A more pointed example comes from the May 2, 1863 issue of Harper’s Weekly, which carried news of the Civil War as it was draggedon. Yankee Doodle (a.k.a. Uncle Sam), cautions a British blacksmith against his over-confidence as he forges a sword for Jefferson Davis, President of the Confederacy: “Wal, look out it don’t fly up and hit yer in the eye!” On the wall of the smithy is a sign reading "Palmerston & Co. Armourers to the C.S.A.", and below it: "England's Vice" with "rapacity" emblazoned on the reins of the vice. Lord Palmerston was Prime Minister of England during the Civil War, even though he was anti-slavery. He sought to keep the Confederacy as an English ally and source for cotton and tobacco, and also to limit the growth of the United States, which he saw as a growing threat in the picture of world powers. 

England exported horseshoes to the Confederacy, a commodity much needed; a few horseshoes lie on the floor of the forge.

This cartoon was published 60 days before the Battle of Gettysburg.

Canada's White Elephant, 1879

In Canada in 1879, the Conservative party under Prime Minister John A. Macdonald had a plan to unite their nation from end to end and stimulate employment, partly by using tariffs to remove competition on trade from US manufacturers and partly by  building a transcontinental railroad system.

Liberal opponents referred to Macdonald’s policies as a "white elephant". In this early cartoon, John Macdonald is forging leg bands for the white elephant, each labeled with a part of his policy at the anvil. 
This cartoon is reproduced courtesy of the McCord Museum of Canadian History.

The Democratic Smithy - Odd Shoes for the Mule, 1883

It takes a political party to shoe a mule. In this case, that party was the Democrats. True, the mule probably ought to be a donkey, since that is the symbol of the party, but this is politics! This cartoon by master artist Bernhard Gillam appeared in the magazine Puck on June 20, 1883 and features, among others, President Grover Cleveland, who is working the forge.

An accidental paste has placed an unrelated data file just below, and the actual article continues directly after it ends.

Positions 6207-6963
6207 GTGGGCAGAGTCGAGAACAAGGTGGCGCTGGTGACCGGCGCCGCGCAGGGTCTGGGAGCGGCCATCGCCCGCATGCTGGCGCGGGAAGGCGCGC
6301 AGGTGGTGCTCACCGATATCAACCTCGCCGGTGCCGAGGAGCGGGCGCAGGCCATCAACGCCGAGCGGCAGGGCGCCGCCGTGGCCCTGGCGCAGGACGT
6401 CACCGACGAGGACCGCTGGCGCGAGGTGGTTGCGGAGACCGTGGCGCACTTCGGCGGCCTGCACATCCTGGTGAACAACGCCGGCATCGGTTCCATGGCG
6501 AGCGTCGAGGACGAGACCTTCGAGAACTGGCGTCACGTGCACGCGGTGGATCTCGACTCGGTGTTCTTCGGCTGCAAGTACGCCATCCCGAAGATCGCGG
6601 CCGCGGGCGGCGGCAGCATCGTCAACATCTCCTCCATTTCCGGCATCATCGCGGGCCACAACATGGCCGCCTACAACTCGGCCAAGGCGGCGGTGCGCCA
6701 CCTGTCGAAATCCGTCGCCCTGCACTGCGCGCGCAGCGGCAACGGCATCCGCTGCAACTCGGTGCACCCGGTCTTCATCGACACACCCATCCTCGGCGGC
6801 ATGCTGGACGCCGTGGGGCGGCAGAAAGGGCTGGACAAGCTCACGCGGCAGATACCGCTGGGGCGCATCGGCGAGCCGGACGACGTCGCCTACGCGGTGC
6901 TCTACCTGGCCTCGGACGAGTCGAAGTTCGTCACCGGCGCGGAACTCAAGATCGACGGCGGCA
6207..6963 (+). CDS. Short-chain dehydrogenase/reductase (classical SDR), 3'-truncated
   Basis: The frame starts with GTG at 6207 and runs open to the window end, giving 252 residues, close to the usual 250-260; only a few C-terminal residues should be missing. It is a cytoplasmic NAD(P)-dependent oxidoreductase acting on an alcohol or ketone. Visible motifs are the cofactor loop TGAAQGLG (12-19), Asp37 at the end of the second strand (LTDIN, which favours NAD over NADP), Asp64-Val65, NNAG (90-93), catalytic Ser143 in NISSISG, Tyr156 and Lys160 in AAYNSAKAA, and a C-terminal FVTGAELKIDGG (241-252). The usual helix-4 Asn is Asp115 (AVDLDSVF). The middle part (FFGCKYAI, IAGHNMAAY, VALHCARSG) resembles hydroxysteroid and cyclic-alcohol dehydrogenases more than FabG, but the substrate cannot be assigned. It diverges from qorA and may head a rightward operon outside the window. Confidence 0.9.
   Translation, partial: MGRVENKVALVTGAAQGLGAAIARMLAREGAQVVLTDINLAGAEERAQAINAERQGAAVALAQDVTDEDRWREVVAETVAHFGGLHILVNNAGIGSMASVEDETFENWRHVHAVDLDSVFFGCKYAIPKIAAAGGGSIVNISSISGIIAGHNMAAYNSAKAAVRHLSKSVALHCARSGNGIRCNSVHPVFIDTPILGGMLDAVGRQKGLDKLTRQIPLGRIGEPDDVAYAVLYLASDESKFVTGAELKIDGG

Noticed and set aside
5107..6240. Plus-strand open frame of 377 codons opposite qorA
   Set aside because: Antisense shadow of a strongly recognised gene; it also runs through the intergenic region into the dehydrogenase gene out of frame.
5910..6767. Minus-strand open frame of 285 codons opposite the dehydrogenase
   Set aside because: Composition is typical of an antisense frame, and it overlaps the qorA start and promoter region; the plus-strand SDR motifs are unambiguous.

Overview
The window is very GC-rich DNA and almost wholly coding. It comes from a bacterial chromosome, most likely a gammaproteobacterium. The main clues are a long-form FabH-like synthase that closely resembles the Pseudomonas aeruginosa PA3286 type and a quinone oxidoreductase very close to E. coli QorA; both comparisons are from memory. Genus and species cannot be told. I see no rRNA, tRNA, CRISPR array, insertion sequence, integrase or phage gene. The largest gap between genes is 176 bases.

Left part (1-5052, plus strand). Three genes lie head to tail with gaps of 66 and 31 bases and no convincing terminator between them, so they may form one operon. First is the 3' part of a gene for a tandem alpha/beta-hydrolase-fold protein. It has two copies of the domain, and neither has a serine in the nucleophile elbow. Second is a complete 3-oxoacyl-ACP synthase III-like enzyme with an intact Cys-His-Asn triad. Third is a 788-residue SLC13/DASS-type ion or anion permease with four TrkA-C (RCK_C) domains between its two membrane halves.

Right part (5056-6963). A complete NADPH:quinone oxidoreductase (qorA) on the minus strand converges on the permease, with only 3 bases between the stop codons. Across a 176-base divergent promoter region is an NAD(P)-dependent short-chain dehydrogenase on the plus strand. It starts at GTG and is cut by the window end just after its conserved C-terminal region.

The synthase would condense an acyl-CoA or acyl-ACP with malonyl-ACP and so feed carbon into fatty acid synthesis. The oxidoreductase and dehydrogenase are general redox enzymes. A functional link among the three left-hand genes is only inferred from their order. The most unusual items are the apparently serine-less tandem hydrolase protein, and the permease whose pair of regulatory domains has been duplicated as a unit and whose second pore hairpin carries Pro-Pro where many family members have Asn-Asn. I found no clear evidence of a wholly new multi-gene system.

In a blacksmith's shop, politicians are hard at work in "The Democratic Smithy", which appeared in the humor magazine Puck in 1883. You can see tariff-defending US Speaker of the House Samuel Randall of Pennsylvania (far left) nailing on a shoe labeled "Protection". A white beard singles out Tammany Hall-era New York mayor (and later US Congressman) Abram Hewitt, who also was an iron industrialist who began the Cooper-Hewitt Trenton Ironworks and built the New York subway. His shoe is labelled "Free Trade".

Congressman and Civil War General Benjamin Butler, of Gloucester, Massachusetts, wearing a square hat, is nailing on the "Incidental Tariff" shoe.

 Louisville, Kentucky journalist (and later Congressman) Henry Watterson works on a shoe labeled "Western Policy" and Delaware Senator Thomas Bayard reaches for a shoe labeled "Elastic Policy".

In the right foreground, conservative New York Tribune editor Charles A. Dana is cooling rods; notice that each rod has a politician's head forged on it. At the forge fire itself are the man who would become the presidential candidate in the next election Grover Cleveland.

In the background on the right are Tammany Hall boss John Kelly, controversial journalist and Democratic politco Joseph Pulitzer of New York, and New York's Oswald Ottendorfer, editor of the influential German-language paper, all suggesting that the Democrats had the press on their side.

The poor mule--notice it is not a Democratic donkey--is labeled "Democracy". On the wall in the upper left, a notice states "Tariff Tinkering Done Here".

Puck was the first successful humor magazine in the United States and was published from 1871 until 1918.


The Big Shipper as The Village Blacksmith, 1906